Huntsville Gazette clipping

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Welborne, Eugene Bonaparte; Political conventions

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A Vigorous Protest by Representatives from all the Southern States.

From Washington Republican.)

Nearly a hundred colored representative men from most of the States assembled at Timms's hall last evening to enter a protest against the late call for a convention of colored men, headed by Frederick Douglass and others.

The meeting was called to order by Prof. R. T. Greener, who nominated Mr. E. B. Welborne, of Mississippi, for chairman. Messrs. W. K. Price, of North Carolina, and L. M. Browne, of Tennessee, were chosen secretaries. The president asked for the reading of the call of the proposed convention and the call for this meeting. Both were read. Mr. C. C. Caldwell, of Mississippi, moved the appointment of a committee on resolutions, consisting of 1 member from each State, Territory and District of Columbia there represented. While this committee was out, stirring speeches were made by Prof. Greener, T. H. Green, Mississippi; A. P. Watson, Alabama; J. Willis Menard, Florida; J. B. Harris, Mississippi; Lee Nance, Mississippi; E. J. Waring, Ohio; W. S. Welborne, Mississippi; T. B. Pinn, Virginia, and others, repudiating the action of the local committee in the manner of calling the proposed convention and the selection of Washington as the place. The body was noticeable for its order, intelligence, and the quiet and representative character of the gentlemen there assembled. Upon the return of the committee, the following resolutions were passed unanimously:

WHEREAS, a few citizens of the District of Columbia have taken it upon themselves to call a national convention of the leading colored men of the various states to meet in this city in September next without proper authority and without consulting the representative colored men of the different states and territories; and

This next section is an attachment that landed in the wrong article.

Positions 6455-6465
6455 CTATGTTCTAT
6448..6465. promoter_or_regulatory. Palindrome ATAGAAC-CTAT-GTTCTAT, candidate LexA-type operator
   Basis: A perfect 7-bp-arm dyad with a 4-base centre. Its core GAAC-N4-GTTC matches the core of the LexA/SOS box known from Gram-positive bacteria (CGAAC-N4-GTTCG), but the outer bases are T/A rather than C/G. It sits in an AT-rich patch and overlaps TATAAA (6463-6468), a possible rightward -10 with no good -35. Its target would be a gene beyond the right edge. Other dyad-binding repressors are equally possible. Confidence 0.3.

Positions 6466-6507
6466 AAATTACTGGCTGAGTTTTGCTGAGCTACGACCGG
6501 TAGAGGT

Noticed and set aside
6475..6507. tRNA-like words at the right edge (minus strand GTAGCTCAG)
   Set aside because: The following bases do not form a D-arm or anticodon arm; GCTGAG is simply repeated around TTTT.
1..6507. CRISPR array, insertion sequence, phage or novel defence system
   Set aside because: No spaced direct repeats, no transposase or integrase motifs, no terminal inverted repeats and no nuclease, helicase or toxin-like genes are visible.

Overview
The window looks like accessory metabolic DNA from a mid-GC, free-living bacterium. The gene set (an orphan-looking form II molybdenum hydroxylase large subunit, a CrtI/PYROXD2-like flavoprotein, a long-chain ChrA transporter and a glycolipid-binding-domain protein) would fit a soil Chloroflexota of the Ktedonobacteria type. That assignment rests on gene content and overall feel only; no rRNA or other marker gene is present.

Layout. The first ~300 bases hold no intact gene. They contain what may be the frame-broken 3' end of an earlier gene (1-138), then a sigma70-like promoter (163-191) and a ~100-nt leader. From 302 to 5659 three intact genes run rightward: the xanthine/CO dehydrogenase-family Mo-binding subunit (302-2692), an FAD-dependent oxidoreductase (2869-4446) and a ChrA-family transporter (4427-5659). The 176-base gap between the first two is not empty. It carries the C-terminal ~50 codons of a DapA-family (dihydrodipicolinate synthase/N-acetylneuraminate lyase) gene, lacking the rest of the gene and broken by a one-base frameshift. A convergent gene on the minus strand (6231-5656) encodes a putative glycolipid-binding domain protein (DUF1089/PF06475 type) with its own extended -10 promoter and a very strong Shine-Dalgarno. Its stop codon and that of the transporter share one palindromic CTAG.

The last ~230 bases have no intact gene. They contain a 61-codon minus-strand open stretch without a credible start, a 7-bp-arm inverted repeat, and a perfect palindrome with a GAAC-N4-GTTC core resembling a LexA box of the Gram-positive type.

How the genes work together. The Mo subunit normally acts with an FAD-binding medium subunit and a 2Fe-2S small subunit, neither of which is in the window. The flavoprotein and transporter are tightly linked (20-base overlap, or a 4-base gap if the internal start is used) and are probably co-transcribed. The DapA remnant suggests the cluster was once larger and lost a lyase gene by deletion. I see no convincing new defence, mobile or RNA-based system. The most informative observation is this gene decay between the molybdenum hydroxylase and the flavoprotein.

WHEREAS, We colored republicans temporarily residing in the district, coming from the several states, do deem it at this time improper and inexpedient to hold said convention, and believing, as we do, that if left to the people said convention would be opposed as called by that committee;

WHEREAS, we believe that this convention was gotten up for the purpose of controlling in a degree the political status of the colored voters in this country; and

WHEREAS, believing that if a convention should be held, the call should be made by representative colored men from the several states and territories; Therefore be it

Resolved, that we repudiate the said call and in mass meeting assembled, appeal to the people to refuse to elect delegates to convention, and show in this manner that the political status of the colored people of this country cannot be controlled by any set of men to further their own interest. That the committee shall also correspond with the leading men in the several states as to the advisability of holding a national convention of colored men, and so to the best time and place to the end that the true desires of the people in every county of the states may be had, and report the same to a meeting of this body at such time as it may direct.

Resolved, that copies of these resolutions be furnished to the public press.

The following gentlemen constitute the committee: C. C. Caldwell, Mississippi; J. W. Curtis, Alabama; R. T. Greener, South Carolina; L. Murray Brown, Tenn.; E. J. Warning, Ohio; J. H. Camper, North Carolina; J. E. Hunt, Maryland; R. S. Smith, Florida; J. W. Coles, Va.; T. L. Upshaw, Ga.; R. P. Randolph, Ills.; A. Freeman, Ind.; J. W. Mays, N.J.; J. H. A. Schureman.




Huntsville Gazette, “Huntsville Gazette clipping,” Mississippi State University Libraries, accessed June 9, 2023,

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